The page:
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Megachurch Pastor Kirbyjon Caldwell Indicted On $3.5 Million Fraud Charges

The Windsor Village United Methodist Church pastor and former spiritual advisor to former President George W. Bush is accused of manipulating investors with worthless Chinese bonds.

By Gina Tron

A former religious adviser to President George W. Bush is being accused of some pretty immoral actions.

Pastor Kirbyjon Caldwell and his business partner Gregory Smith are accused of defrauding investors of $3.5 million after allegedly luring them to invest in worthless Chinese bonds.

Smith, 55, and Caldwell, 64, both from Houston, Texas, were indicted this week. Both have been charged with one count of conspiracy to commit wire fraud, six counts of wire fraud, one count of conspiracy to commit money laundering and three counts of money laundering, according to a press release by the United States Department of Justice. On top of that list of charges, both are accused of two additional counts of money laundering.

Police say that both abused their influence and status to lure investors. Smith allegedly used his status as the manager of Smith Financial Group LLC and Caldwell is accused of using his power and status as a pastor at Windsor Village United Methodist Church in Houston, a megachurch with 14,000 members, to entice investors. Both allegedly lured the investors into investing money in pre-revolutionary Chinese bonds, which have no investment value and are not even recognized as money by China anymore. Smith and Caldwell promised a high rate of return to victims according to the Department of Justice. However, the pair didn’t even invest the money in those bonds. Instead, they allegedly used the money to pay their own personal loans, credit card balances and an array of other personal expenses.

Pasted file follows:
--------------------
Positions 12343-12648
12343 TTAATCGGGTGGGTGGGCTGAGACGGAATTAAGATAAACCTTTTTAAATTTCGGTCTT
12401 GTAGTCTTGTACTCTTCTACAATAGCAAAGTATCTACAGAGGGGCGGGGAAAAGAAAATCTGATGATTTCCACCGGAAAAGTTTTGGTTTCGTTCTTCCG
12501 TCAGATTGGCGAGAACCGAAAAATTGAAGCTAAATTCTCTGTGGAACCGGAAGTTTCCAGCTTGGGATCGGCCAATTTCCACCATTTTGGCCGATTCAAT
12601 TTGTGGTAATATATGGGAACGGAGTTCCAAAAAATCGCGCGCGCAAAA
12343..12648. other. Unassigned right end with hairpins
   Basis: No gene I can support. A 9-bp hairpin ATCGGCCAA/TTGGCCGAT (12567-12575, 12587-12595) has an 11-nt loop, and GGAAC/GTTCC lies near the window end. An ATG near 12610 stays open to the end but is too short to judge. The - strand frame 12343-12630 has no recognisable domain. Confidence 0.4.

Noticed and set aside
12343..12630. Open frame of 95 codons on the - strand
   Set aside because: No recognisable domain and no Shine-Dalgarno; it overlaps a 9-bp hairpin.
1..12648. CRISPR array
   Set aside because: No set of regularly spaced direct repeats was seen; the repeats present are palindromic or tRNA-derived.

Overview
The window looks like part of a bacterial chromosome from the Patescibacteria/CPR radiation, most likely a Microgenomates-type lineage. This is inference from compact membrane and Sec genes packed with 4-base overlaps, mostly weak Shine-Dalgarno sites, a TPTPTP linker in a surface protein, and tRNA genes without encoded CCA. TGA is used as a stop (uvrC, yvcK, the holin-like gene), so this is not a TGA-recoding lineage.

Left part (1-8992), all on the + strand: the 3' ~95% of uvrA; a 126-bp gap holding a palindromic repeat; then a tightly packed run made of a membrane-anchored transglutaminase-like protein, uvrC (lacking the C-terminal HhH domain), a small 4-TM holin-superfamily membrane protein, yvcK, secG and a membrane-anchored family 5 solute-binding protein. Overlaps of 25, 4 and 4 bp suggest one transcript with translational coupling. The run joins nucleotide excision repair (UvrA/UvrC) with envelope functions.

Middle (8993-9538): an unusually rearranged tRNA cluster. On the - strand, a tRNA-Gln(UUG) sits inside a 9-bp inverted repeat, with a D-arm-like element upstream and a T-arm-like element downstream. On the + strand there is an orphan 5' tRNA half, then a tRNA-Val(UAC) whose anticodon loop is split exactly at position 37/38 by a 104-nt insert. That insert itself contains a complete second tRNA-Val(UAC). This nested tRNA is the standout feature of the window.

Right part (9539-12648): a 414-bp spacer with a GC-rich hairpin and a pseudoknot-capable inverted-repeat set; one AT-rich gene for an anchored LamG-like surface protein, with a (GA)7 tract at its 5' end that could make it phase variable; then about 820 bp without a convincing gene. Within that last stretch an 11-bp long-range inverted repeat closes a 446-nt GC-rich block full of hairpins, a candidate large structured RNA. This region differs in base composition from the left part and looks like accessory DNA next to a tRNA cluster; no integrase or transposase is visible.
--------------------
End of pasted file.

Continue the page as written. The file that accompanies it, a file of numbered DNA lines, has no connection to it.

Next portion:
They allegedly haven’t paid any of their investors back but instead offered them false promises. They allegedly told them to "remain faithful and that they would receive their money," according to court documents obtained by KTRK in Houston. Several of the investors are reportedly elderly and vulnerable.

Both Smith and Caldwell face decades behind bars for the charges if convicted. They face 20 years for the wire fraud counts alone and another potential decade for the money laundering counts. It's unclear if they have lawyers who can speak on their behalf at this time.

[Photo: Getty Images]

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